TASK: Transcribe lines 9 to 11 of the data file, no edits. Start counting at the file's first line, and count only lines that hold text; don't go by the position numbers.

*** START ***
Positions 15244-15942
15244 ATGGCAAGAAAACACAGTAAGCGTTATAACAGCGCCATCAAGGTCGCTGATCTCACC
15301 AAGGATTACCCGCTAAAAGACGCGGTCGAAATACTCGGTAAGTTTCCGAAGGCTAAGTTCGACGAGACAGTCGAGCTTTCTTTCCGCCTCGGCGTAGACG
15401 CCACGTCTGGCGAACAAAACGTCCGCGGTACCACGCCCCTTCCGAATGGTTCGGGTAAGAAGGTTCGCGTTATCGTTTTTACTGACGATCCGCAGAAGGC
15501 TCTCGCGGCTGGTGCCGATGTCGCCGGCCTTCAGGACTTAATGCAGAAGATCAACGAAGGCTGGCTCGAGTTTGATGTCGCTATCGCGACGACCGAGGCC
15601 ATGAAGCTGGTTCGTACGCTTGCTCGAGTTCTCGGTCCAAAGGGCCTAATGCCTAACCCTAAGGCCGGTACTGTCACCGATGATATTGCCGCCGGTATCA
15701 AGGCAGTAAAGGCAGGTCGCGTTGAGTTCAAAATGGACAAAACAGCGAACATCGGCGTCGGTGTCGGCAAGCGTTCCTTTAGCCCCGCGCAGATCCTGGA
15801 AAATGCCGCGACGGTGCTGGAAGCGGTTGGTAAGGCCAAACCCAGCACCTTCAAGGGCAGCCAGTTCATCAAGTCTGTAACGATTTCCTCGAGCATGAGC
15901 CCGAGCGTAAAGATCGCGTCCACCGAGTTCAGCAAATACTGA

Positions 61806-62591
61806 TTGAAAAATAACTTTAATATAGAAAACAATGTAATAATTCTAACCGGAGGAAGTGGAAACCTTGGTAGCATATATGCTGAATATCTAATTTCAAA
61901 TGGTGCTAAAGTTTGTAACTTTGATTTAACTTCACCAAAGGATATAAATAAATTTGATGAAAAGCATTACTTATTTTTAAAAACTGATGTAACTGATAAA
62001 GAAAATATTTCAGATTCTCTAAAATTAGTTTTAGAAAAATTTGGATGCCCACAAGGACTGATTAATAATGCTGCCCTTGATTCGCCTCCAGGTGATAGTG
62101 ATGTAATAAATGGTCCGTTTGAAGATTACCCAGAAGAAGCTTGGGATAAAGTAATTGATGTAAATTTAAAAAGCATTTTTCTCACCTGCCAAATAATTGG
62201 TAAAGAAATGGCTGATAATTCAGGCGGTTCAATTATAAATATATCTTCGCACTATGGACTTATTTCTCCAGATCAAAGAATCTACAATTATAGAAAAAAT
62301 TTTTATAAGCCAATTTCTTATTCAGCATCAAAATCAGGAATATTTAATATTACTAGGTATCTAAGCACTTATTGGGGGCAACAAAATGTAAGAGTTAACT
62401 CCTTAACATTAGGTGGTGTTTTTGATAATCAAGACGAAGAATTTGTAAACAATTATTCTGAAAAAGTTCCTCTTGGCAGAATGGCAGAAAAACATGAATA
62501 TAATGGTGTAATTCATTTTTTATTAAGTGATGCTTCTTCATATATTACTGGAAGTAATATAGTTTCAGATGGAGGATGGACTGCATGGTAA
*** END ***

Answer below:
15901 CCGAGCGTAAAGATCGCGTCCACCGAGTTCAGCAAATACTGA

Positions 61806-62591
61806 TTGAAAAATAACTTTAATATAGAAAACAATGTAATAATTCTAACCGGAGGAAGTGGAAACCTTGGTAGCATATATGCTGAATATCTAATTTCAAA